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Article
August 6, 1910

CONCOMITANT SQUINT WITH SOME REMARKS ON ITS ETIOLOGY AND TREATMENT

Author Affiliations

Professor of Diseases of the Eye, New York Post-Graduate Medical School and Hospital NEW YORK

JAMA. 1910;55(6):481-488. doi:10.1001/jama.1910.04330060033010
Abstract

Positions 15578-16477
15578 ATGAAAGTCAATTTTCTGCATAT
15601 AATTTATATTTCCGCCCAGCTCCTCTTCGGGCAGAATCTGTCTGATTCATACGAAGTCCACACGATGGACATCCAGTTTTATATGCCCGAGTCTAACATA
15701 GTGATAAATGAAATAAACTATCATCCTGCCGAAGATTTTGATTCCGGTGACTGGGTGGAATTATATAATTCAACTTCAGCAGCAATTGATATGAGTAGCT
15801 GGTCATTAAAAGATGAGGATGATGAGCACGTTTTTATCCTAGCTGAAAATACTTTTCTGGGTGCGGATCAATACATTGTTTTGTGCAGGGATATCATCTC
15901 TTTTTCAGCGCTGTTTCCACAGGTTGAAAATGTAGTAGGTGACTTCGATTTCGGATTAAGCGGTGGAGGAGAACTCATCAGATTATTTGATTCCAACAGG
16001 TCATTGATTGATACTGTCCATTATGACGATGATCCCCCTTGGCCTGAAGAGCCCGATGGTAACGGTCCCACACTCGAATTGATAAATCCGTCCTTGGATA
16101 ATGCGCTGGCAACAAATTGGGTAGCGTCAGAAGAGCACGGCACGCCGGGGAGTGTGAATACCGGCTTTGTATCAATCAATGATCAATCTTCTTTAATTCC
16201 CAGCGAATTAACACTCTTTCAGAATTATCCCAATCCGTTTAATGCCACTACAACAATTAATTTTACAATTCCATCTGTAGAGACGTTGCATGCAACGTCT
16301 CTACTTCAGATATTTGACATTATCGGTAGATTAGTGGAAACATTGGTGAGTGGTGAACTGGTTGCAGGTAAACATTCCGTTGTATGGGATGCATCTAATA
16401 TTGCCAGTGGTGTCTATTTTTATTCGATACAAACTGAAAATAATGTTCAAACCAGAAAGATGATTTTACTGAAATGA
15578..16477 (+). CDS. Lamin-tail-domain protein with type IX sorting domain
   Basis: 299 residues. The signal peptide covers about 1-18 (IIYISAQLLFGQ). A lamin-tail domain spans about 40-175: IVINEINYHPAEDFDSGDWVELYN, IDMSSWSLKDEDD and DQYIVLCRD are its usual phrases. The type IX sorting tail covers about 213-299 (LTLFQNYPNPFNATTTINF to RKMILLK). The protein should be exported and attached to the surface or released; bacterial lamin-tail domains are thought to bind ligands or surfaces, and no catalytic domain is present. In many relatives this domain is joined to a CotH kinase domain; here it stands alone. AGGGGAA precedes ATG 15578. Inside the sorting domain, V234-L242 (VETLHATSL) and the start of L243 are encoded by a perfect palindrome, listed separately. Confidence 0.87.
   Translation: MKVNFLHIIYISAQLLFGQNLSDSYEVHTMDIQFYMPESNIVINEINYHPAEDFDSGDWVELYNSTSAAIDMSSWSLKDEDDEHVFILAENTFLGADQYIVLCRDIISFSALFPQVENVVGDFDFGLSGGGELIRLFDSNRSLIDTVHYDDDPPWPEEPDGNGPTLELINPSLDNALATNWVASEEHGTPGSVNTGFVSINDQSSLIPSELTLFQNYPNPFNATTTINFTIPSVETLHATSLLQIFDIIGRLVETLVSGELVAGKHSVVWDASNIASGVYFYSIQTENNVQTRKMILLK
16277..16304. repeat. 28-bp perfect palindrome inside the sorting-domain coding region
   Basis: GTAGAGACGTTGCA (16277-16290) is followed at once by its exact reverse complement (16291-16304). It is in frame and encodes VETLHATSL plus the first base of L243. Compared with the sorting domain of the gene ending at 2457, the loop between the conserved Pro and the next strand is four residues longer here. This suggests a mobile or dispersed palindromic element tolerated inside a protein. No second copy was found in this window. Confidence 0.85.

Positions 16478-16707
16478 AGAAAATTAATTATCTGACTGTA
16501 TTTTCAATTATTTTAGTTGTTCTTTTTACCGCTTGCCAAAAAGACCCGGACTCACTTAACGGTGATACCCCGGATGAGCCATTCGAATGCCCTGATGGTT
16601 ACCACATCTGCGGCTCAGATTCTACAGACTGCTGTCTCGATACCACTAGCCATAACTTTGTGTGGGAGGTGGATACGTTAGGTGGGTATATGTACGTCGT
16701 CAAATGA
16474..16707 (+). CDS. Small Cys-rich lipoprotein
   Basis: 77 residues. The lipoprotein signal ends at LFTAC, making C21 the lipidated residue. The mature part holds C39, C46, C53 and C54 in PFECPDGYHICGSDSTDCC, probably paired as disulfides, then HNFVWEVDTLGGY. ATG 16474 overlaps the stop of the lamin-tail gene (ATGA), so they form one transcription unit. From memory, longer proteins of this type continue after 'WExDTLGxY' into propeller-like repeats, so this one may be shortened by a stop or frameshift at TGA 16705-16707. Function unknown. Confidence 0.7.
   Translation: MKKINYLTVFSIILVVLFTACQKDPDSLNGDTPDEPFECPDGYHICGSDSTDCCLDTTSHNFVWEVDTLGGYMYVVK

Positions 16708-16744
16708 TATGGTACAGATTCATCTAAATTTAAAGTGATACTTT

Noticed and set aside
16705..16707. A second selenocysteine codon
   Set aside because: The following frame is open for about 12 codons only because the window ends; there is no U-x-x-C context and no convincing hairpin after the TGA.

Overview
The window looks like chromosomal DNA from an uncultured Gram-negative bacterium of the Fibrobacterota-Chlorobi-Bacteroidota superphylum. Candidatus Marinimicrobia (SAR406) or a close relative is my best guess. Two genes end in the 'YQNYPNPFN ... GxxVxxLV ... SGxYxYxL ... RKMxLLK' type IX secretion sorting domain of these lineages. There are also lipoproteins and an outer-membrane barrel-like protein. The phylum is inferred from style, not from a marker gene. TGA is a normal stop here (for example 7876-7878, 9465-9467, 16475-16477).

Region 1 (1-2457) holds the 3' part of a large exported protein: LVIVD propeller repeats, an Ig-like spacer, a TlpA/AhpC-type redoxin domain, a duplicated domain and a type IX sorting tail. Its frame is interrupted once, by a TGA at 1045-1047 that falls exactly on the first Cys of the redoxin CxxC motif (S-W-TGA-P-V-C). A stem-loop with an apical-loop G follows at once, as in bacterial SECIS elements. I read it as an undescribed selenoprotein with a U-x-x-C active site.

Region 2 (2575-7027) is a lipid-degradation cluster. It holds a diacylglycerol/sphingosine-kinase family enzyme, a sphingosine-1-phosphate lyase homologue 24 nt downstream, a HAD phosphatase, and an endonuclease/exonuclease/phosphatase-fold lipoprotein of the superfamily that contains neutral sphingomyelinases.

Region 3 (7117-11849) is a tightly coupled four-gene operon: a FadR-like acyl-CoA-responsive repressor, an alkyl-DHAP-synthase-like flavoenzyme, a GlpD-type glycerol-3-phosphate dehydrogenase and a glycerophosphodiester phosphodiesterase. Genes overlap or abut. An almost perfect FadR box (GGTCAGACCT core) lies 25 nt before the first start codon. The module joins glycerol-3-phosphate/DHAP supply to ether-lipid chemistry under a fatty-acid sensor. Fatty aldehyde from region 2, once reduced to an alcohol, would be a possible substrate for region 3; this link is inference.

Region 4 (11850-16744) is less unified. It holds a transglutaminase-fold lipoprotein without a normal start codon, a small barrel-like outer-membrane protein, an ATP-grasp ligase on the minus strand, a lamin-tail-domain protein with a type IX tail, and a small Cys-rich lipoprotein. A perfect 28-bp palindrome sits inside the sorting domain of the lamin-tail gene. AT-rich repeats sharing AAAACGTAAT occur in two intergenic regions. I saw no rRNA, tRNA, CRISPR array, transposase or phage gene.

The etiology of concomitant squint was but ill understood until Donders' masterly work on accommodation and refraction of the eye was published in 1864. Many fanciful theories and guesses were advanced to account for the "evil eye," as the Italians called it, some even attributing the affection to the agency of the evil one, as the name "evil eye" implies; while others gave such causes as sucking of fingers, looking at the tip of the nose, or at a curl at the side of the head, imitating the cross-eye of a companion, etc. Such etiologic factors as the above were advanced by the laity, who then, as now, were only too ready to give explanations of things not understood. It must be admitted, however, that the members of the "learned profession" were able to give but little better explanation as to the cause of squint; hence the professional advice as to

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